• Fight Insight: Carl Froch v Lucien Bute

Focused Froch should better Bute

Josh Williams May 25, 2012
Carl Froch has questioned the quality of opponents Lucien Bute has faced © PA Photos

The IBF super-middleweight king meets a two-time world champion in Nottingham on Saturday - but despite decorated careers, both will feel determined to prove a point.

Lucien Bute, the unbeaten holder of the IBF crown, has yet to unequivocally prove his quality against the highest level of opposition. Carl Froch, meanwhile, will be desperate to make a statement after being schooled by former Olympic champion Andre Ward last time out.

"It was a very bad night for me against Ward and I've got a lot to prove now," Froch said. "This is the comeback from the bitter disappointment on that night in Atlantic City."

While Bute is the odds-on favourite, accusations of hand-picked match-ups have dogged him, and to some extent he remains an unknown quantity - so plenty feel that Froch represents real betting value at 17/10.

"I don't think Bute is as good as Ward and I'm not sure if he's as good as Mikkel Kessler or Andre Dirrell or Jermain Taylor [fighters Froch has faced]. I really don't because he's only fought Brian Magee and Glen Johnson," Froch said.

Drawing parallels between mutual opponents can be misleading, but it is worth mentioning that Froch has already defeated the two standout names on Bute's CV - and done so without too much trouble. No-one is going to dispute that Froch has been in the ring with tougher foes and, with the exception of Ward and Kessler, has found a way to triumph.

You sense that Bute, who has taken the unusual step of travelling to his opponent's backyard (although he has the safety net of a rematch clause back in his hometown of Montreal), feels he needs to prove his credentials as a title-holder - particularly if he wants to entice Ward into the ring. "He's never been on the road and defended his title like champions are supposed to do," Froch said. "So, I think he's in an important position where he's had to do that."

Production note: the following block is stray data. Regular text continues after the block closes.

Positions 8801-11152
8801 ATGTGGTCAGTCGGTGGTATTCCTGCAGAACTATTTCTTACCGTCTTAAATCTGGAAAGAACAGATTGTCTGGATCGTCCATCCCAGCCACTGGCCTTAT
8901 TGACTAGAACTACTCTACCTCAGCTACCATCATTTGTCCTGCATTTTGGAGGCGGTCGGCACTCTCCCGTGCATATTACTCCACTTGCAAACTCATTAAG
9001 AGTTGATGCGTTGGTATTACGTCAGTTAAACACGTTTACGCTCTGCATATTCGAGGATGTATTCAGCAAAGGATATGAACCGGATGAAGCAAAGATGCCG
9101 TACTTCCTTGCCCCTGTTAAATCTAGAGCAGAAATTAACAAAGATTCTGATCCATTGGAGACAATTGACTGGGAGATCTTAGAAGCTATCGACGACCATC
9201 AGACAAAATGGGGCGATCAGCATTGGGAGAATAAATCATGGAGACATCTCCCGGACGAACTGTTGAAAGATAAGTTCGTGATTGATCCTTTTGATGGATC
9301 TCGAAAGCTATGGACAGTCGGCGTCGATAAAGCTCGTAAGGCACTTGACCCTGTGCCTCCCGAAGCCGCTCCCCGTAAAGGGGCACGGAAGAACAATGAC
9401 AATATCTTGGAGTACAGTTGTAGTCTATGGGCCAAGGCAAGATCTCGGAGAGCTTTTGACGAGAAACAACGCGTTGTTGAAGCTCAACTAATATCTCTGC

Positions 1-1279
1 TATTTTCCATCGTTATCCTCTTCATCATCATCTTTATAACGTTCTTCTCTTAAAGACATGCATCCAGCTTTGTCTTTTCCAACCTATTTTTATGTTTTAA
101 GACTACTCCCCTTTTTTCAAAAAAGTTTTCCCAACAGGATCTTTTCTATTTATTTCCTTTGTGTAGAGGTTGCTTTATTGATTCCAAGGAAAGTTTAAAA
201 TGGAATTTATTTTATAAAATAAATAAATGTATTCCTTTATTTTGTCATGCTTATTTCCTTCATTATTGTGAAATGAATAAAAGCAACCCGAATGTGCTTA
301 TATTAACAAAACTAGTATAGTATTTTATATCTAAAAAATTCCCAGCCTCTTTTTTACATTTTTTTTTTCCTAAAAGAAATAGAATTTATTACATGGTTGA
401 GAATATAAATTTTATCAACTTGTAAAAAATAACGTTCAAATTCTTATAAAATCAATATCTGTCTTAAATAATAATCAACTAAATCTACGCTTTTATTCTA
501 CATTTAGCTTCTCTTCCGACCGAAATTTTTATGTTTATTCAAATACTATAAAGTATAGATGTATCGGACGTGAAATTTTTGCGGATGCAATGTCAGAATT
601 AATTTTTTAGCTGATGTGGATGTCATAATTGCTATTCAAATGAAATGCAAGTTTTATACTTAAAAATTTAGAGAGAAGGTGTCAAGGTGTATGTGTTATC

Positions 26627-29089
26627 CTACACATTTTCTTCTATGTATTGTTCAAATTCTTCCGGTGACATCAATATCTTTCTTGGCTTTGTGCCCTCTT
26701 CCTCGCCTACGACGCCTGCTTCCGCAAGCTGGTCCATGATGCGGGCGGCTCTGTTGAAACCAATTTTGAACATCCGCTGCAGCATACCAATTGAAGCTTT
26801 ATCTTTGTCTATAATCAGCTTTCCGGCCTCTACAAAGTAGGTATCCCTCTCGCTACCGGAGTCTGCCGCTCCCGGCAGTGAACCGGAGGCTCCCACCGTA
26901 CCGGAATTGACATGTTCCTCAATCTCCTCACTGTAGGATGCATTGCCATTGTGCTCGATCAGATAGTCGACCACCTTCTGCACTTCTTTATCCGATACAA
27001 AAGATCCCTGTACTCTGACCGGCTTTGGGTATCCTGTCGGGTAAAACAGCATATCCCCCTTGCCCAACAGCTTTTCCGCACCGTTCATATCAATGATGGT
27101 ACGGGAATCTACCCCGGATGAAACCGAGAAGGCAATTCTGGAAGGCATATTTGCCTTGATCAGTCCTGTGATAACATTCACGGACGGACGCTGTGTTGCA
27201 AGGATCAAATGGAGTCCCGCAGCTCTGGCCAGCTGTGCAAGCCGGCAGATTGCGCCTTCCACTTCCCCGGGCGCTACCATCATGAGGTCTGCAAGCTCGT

Froch and Bute have both taken care of Glen Johnson in their careers © PA Photos

Credit to Bute for taking up the challenge, and in doing so he's leaving no stone unturned, reportedly going so far as training while a tape, which tries to recreate the raucous Nottingham atmosphere, blares out. He's even gone so far as to include the cover-your-ears shrieks of Rachael, Froch's wife.

It's crucial that Froch doesn't let the crowd's frenzy melt away his composure. He's a natural entertainer, putting himself in well-matched contests and using his barrels of bravery to keep coming at opponents. This is his first appearance back in Nottingham since October 2009, when he just about got the better of Andre Dirrell in a knife-edge battle, and he's going to want to impress.

"He is a complex kid, and if it doesn't go how he expects, he can get into the frame of mind like, 'I can't be a***d with the boxing and I'll just try and catch him with a big shot'," trainer Rob McCracken said. "Bute is very good at what he does and Carl has to be right on things."

Froch can't just go thundering forward into the line of fire, because Bute is a canny counterpuncher whose thundering blows to the body will reverberate down the legs. Although Froch doesn't possess one outstanding technical attribute, he does have a lot going for him: his chin and heart, mainly, as well as his versatility. We've seen Froch lurching forward on the front foot, and also dictating range off the back foot, as he did to brilliant effect against Arthur Abraham in 2010.

"I've learned how to box, be patient and I've improved my boxing ability and my overall ring crust," Froch said. "So, you're going to see that and solid maintenance after that."

Focus and patience are the two keys here for Froch if he wants to keep himself in the world title picture. Another loss would surely nudge him back towards the domestic scene, which might not be too damaging a prospect (at least financially), with bouts possible against, say, James DeGale or George Groves. But whether a proud man such as Froch would be able to stomach that supposed demotion is debatable.

He can avoid having to contemplate that prospect as long as he keeps his head in the Nottingham inferno.

© ESPN Sports Media Ltd.
Josh Williams Close
Josh Williams is an assistant editor of ESPN.co.uk